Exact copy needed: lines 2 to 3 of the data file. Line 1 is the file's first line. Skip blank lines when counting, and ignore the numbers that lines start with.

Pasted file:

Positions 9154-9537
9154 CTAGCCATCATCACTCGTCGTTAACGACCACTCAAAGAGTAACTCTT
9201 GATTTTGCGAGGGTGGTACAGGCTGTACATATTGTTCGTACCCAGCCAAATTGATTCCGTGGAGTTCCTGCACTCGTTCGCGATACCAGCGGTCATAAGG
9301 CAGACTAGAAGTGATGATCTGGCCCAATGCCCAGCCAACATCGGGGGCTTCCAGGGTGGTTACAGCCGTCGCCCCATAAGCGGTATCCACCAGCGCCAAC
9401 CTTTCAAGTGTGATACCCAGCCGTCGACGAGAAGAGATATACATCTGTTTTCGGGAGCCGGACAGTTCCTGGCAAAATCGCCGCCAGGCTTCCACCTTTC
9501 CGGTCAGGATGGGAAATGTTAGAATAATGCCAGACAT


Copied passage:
9154 CTAGCCATCATCACTCGTCGTTAACGACCACTCAAAGAGTAACTCTT
9201 GATTTTGCGAGGGTGGTACAGGCTGTACATATTGTTCGTACCCAGCCAAATTGATTCCGTGGAGTTCCTGCACTCGTTCGCGATACCAGCGGTCATAAGG